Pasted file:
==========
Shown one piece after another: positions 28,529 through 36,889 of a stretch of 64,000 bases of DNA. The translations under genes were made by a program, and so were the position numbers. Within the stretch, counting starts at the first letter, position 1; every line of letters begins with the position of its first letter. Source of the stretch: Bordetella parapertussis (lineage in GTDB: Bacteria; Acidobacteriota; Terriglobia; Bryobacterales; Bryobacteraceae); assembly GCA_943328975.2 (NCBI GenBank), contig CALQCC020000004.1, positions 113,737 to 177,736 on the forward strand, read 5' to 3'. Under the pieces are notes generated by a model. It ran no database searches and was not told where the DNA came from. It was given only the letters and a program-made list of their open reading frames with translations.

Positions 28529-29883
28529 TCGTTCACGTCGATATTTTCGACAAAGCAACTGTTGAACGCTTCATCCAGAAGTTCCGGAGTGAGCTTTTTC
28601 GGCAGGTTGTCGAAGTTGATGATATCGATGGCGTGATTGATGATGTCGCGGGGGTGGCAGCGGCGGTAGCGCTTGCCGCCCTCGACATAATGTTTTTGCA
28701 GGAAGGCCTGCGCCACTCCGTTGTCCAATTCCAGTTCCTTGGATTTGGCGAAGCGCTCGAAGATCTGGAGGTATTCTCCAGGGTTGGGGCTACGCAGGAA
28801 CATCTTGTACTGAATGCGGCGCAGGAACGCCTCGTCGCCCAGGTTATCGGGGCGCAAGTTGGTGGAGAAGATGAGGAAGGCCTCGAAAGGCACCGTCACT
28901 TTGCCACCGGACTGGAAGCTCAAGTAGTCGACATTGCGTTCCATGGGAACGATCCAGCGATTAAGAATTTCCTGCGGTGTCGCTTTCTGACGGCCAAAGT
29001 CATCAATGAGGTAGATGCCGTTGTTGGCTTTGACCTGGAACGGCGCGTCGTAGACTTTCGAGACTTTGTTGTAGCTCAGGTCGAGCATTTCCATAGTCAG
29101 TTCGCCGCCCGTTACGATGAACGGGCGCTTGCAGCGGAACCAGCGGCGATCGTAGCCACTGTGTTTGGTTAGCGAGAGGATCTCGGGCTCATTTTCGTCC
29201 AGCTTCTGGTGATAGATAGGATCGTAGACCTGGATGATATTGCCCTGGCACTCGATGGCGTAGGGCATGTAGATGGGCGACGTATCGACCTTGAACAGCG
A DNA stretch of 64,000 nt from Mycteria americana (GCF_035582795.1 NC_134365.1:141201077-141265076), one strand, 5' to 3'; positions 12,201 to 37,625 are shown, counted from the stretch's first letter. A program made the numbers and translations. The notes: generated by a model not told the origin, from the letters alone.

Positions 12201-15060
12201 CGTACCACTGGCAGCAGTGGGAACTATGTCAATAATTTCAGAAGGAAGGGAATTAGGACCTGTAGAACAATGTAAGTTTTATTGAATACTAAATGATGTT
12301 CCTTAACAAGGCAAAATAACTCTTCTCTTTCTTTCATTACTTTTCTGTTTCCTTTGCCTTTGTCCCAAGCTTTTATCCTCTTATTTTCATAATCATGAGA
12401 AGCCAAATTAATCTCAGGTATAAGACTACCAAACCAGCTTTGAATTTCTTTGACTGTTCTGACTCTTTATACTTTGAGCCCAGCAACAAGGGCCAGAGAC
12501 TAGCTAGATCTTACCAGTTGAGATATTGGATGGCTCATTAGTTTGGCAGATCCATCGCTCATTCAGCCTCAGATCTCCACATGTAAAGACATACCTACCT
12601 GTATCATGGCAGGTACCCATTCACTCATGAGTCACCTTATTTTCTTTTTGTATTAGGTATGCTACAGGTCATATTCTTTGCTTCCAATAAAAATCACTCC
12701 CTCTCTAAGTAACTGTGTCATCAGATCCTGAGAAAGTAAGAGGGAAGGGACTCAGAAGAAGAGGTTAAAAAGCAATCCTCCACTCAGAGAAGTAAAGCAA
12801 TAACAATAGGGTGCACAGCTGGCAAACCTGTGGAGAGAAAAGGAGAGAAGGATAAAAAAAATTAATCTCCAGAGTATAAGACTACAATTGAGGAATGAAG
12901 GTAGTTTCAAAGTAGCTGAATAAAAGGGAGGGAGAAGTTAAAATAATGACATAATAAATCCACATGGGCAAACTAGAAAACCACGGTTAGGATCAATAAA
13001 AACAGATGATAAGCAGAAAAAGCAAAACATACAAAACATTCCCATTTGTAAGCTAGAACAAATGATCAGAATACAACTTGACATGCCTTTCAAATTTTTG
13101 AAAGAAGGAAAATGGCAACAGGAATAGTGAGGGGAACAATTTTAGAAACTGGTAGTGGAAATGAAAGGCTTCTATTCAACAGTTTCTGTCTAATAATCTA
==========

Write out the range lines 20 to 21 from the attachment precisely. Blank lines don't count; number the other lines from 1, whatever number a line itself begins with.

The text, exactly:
12901 GTAGTTTCAAAGTAGCTGAATAAAAGGGAGGGAGAAGTTAAAATAATGACATAATAAATCCACATGGGCAAACTAGAAAACCACGGTTAGGATCAATAAA
13001 AACAGATGATAAGCAGAAAAAGCAAAACATACAAAACATTCCCATTTGTAAGCTAGAACAAATGATCAGAATACAACTTGACATGCCTTTCAAATTTTTG